Last Updated 13 Apr 2020

Analyzing Financial Ratios

The Terry Project: Creating and Modifying the Financial Statements Acct 315 Project Instructor: Dr. Jason Porter Introduction Most college courses in accounting focus on teaching the various components of the accounting system.

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. My goal is to bridge that gap using the Review Project and this Terry Project. The goal of the Review Project is to take you through the full accounting cycle, allowing you to practice each step and use it as you move on to the next step.

This project, on the other hand, will help you to consider a series of individual situations, how they should be accounted for and what each will do to the company’s bottom line. Basically, this project has three goals: 1) to give you practice with at least one of the important topics we will cover in each chapter; 2) to encourage you to consider the consequences of business decisions on the financial statements; and 3) to provide you with an opportunity to work with a small group or partner to solve accounting problems.

To accomplish the first goal, I have provided you with some basic information about the financial accounts already prepared by Terry Co. For most of the chapters we cover, I will give you information about at least one transaction that Terry’s accounting department has not yet recorded. It will be up to you to determine whether any adjustment needs to be made because of this new information. If so, then you will need to make the appropriate journal entries (including any tax effects). To accomplish the second goal, each assignment will require to you create or adjust Terry’s financial statements based on your adjusting entries.

In most cases, you will then have the opportunity to look at several commonly used financial ratios to determine what effect your changes will have on investors’ opinion of Terry Co. To accomplish the third goal, you will work with a partner (or partners, depending on the class size) of your choice. Because of the way the system is set up for grading, once you have set up your Terry teams you will have to continue with that team for the rest of the semester. Your choice of partner is due at 5:00pm on the due date given in the course schedule.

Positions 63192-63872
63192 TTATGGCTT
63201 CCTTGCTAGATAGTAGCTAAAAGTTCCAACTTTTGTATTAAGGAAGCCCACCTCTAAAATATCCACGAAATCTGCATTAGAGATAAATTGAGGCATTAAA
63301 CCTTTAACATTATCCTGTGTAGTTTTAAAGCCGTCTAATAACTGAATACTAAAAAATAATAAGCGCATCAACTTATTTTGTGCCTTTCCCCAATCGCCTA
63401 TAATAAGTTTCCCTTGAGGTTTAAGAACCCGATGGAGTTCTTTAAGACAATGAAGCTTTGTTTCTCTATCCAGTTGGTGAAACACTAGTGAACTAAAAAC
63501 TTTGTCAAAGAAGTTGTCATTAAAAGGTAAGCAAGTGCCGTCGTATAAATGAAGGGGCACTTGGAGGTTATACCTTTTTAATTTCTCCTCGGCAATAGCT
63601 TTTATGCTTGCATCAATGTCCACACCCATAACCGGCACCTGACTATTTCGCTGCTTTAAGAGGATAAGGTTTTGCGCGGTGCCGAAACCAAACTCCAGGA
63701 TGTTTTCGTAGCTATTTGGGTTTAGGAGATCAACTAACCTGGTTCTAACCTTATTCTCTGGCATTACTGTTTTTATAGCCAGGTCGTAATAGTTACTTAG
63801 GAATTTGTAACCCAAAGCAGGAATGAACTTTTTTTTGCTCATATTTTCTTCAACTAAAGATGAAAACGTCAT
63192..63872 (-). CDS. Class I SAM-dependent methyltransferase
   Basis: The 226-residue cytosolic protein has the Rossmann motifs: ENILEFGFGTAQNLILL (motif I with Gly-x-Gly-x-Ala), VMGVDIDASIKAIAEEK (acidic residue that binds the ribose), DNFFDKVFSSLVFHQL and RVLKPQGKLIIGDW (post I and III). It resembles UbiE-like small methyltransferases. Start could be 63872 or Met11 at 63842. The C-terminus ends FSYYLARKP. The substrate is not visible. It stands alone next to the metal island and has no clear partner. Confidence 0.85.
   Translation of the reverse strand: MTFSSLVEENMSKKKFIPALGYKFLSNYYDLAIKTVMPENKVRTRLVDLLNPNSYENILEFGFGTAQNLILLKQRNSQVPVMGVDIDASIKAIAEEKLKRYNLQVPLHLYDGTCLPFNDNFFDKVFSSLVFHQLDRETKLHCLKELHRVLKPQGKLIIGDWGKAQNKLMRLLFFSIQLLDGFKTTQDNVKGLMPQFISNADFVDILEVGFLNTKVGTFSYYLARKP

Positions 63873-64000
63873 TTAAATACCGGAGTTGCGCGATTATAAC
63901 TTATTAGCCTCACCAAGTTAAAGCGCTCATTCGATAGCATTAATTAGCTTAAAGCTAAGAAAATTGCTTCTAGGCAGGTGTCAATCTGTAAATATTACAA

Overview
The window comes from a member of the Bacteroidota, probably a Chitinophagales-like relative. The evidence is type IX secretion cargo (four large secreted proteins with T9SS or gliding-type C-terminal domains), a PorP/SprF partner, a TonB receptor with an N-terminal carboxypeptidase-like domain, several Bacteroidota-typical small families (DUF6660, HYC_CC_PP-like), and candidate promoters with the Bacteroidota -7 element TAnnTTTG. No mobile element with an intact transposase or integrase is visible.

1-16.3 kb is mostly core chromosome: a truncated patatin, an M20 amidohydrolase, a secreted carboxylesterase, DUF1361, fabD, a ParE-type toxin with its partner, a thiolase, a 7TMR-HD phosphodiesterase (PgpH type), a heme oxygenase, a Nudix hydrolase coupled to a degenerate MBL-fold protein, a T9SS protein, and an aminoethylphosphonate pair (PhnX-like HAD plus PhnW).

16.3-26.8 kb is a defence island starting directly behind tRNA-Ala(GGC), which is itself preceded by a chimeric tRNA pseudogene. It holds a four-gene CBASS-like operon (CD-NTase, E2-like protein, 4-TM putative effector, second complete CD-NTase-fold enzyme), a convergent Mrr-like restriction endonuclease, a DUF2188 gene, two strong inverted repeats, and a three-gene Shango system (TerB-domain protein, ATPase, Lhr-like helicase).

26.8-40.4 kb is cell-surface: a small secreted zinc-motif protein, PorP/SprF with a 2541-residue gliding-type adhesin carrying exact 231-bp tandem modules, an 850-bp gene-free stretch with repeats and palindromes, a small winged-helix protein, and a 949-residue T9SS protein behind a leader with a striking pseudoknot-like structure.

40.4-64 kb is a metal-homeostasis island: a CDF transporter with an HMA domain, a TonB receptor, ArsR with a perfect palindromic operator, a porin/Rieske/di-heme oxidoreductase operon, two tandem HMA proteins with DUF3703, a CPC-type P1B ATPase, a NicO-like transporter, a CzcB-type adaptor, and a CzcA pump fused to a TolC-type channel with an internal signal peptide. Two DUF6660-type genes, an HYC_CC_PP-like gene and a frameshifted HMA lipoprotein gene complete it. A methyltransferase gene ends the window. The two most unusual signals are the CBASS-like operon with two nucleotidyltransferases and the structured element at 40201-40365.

If necessary, you may use the Terry Groups discussion link in Blackboard to help you find a partner. You will have an opportunity to evaluate your partner at the end of the semester. These evaluations will be an important part of your grade on this assignment, so make sure that you are a team player. For those of you who are accounting majors, this project will provide you with some experience in the types of activities you will be doing throughout your professional careers: making journal entries, fixing financial statements, recognizing the effects of certain decisions of the financial statements, and discussing those effects with others.

For those of you who are majoring in other areas, this project will provide you with some perspective on how your business decisions will affect the way investors, creditors, and other outside stakeholders see your company. Remember that most investors see only the financial statements, so you must impress them with those numbers if you are to get the funding you need. Since GAAP is relatively strict on how information must be reported once the transaction has been performed, you will need to know the financial statement effects of your options before you make your decision.